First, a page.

Small and mighty is the most accurate way to describe Chihuahuas, and these petite pups have larger-than-life personalities. If you live in an apartment or don’t have a big backyard, you may have considered Pros and Cons of getting a Chihuahua. For those of us born before 1990, you might remember Taco Bell. Commercials starring these adorable pups and asked your parents if you could have one.
4 Pros of owning a Chihuahua
1. Excellent for those who live in an apartment
While these pups are higher energy making them an ideal pet for those living in an apartment. They don’t need much room to get out all of their zoomies.
2. Very intelligent
Chihuahuas are intelligent dohttps://chihuacorner.com/pomeranian-vs-chihuahua-which-is-better-for-families/gs. They can learn not just obedience commands but also may be great trick dogs. They do benefit from early training and socialization. This means exposing your pup to various people, places, and things so they can build confidence.
3. Easy to groom and maintain
Both coat styles are pretty easy to maintain, but smooth-coated Chihuahuas are even more accessible than the lengthy hair varieties, which may need more frequent trips to the groomer. Either sort still needs regular vet care, routine nail trimming, and an oral care regimen to ensure they do not develop dental issues.
4. Long lifespan
The average life span of a Chihuahua is 10 – 13 years. This is pretty long for a dog. If you’re looking for a pup you’ll have for a long time; this is an ideal breed. Just remember that you’re responsible for taking good care of them for their entire lifespan. If you move a lot, are considering having children, or work long hours, remember this before bringing home a dog (of any breed).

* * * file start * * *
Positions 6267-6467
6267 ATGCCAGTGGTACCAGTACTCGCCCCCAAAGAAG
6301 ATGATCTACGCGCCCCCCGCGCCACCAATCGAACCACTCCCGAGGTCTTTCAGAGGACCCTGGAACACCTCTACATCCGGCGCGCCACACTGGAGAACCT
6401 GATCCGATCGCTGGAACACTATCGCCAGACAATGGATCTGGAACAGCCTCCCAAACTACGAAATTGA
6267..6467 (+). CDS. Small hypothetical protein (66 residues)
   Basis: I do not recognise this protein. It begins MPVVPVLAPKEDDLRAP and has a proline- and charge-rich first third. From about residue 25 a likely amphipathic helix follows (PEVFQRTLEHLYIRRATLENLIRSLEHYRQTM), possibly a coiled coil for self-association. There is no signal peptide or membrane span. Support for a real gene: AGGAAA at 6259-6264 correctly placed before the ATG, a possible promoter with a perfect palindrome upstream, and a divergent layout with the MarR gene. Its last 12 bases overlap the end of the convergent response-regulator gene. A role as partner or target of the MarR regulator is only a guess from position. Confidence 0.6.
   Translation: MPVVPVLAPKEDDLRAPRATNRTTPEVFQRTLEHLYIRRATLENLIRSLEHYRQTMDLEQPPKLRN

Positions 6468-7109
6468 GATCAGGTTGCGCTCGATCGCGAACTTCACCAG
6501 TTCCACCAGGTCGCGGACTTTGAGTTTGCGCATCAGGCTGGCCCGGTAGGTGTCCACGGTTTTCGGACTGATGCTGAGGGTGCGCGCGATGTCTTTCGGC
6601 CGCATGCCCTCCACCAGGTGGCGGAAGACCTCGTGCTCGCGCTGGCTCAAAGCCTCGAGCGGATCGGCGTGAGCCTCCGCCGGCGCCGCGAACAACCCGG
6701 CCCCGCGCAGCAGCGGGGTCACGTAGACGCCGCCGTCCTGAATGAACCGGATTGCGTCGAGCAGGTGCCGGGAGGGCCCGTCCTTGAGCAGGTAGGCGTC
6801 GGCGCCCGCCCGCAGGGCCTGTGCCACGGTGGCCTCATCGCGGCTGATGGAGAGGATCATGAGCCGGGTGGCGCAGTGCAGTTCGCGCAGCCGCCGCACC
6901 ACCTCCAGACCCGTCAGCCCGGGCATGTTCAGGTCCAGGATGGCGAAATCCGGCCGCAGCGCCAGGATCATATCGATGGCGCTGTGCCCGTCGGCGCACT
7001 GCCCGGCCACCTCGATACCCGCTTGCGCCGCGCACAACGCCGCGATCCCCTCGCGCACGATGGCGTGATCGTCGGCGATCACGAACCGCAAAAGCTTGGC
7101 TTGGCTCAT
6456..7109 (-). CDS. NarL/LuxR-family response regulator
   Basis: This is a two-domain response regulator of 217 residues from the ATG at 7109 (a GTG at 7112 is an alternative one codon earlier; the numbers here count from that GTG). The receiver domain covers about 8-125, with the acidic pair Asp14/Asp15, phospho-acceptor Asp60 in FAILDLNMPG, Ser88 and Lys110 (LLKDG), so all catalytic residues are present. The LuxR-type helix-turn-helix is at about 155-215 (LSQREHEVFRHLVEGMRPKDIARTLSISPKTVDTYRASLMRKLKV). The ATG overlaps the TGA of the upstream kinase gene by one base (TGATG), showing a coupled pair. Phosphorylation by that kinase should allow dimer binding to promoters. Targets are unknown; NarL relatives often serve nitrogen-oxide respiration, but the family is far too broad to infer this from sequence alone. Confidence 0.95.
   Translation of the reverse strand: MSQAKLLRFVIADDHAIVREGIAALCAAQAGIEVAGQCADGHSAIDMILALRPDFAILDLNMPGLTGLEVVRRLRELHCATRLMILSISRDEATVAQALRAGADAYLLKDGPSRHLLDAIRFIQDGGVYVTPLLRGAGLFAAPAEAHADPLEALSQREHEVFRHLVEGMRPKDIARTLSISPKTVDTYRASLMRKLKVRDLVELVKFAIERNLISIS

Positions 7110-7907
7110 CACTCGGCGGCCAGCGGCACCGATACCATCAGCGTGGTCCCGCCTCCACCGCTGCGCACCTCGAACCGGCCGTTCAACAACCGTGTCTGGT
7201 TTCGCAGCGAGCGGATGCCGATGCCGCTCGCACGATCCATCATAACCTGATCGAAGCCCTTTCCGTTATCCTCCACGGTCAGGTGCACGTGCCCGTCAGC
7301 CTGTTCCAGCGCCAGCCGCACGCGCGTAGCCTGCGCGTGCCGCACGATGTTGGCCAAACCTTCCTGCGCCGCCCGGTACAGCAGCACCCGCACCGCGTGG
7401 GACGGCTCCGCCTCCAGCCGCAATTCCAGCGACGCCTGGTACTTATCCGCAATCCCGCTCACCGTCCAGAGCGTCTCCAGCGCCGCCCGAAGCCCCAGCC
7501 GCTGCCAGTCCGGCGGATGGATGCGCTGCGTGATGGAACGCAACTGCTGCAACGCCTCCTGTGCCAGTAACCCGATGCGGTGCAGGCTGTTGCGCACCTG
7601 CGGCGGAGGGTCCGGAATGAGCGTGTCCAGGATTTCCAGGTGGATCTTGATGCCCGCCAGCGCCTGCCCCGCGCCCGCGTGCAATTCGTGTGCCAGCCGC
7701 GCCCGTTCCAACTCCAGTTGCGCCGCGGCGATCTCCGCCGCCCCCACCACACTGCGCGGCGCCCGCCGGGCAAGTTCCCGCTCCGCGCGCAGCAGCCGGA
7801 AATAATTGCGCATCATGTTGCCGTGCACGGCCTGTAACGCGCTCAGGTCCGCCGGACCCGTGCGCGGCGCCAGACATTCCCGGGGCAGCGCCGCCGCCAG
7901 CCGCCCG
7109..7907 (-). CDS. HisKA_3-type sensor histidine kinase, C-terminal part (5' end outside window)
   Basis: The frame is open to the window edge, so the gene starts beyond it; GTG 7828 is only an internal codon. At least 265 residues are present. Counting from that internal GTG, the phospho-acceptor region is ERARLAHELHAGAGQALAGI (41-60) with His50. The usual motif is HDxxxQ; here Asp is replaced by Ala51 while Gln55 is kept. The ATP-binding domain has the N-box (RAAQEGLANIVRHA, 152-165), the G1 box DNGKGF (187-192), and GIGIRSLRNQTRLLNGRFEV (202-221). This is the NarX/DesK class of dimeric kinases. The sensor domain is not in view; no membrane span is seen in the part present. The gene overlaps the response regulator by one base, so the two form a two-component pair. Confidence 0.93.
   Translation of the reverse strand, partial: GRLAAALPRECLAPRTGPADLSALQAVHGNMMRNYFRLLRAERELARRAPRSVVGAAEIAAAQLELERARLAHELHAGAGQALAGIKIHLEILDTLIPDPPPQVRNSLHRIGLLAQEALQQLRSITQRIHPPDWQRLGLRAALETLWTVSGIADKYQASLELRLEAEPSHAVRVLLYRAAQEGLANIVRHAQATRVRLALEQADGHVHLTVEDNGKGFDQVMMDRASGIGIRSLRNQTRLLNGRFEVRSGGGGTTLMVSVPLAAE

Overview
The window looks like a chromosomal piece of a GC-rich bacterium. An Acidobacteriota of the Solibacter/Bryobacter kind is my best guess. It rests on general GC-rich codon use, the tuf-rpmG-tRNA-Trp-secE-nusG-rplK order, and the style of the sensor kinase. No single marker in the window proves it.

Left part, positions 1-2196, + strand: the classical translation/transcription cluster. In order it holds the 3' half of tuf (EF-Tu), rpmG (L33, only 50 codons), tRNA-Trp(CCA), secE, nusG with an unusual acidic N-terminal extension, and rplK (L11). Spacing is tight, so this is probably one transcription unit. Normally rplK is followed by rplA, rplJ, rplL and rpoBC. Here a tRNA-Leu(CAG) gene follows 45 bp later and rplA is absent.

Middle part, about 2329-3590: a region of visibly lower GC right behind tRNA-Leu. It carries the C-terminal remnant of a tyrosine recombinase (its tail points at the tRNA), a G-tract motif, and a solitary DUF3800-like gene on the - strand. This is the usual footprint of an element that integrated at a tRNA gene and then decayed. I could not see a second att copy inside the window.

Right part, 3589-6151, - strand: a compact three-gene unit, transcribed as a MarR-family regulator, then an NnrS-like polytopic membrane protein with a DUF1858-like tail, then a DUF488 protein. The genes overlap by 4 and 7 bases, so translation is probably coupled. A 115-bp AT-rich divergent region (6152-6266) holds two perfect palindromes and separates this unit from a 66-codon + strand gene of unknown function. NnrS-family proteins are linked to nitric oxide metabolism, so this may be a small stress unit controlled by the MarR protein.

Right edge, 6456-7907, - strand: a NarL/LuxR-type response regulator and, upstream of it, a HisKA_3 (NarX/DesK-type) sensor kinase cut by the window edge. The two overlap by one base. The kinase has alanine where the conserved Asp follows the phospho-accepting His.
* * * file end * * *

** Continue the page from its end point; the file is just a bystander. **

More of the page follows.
3 Cons of owning a Chihuahua
1. Need to use caution around small children
Chihuahuas are small and delicate dogs but also high-energy and feisty. Both children and pups need to learn to interact with each other safely. If you have young children, teach them to be calm and gentle with the puppy. Never leave small children alone with dogs, no matter how often they’ve interacted.
2. Can bark a lot
Chihuahuas are dogs who aren’t afraid to use their voices! To prevent the barking from becoming bothersome, ensure your dog is getting enough attention and mental and physical stimulation. You can also teach your dog the command “quiet.” If you work from home or your dog comes to work with you, think about providing a puzzle toy or chew while you’re on the phone or in meetings to prevent barking. These techniques can also work during family mealtime.
3. Prone to health issues
As with many purebred pups, Chihuahuas are prone to breed-specific health issues. These can include epilepsy, mitral valve disease, and patella luxation. If you are getting your puppy from a breeder, they should be testing the health of both parents and the puppies as appropriate. The breeder should welcome your questions about the health of their dogs and how to best care for your new puppy!
Types of Chihuahuas
There are two varieties of Chihuahua: the long-haired and the smooth coat. You may have heard of toy or teacup Chihuahuas. We consulted the Chihuahua Club of America (The AKC’s official breed club) to get to the bottom of this. Their official statement is here:
“The Official AKC Breed Standard describes the Chihuahua as a small dog that comes in two varieties or coat types. The difference in coat type (the Long Coat and the Smooth Coat) is the only official description used to identify a difference within this breed. Our standard does not categorize the Chihuahua by size.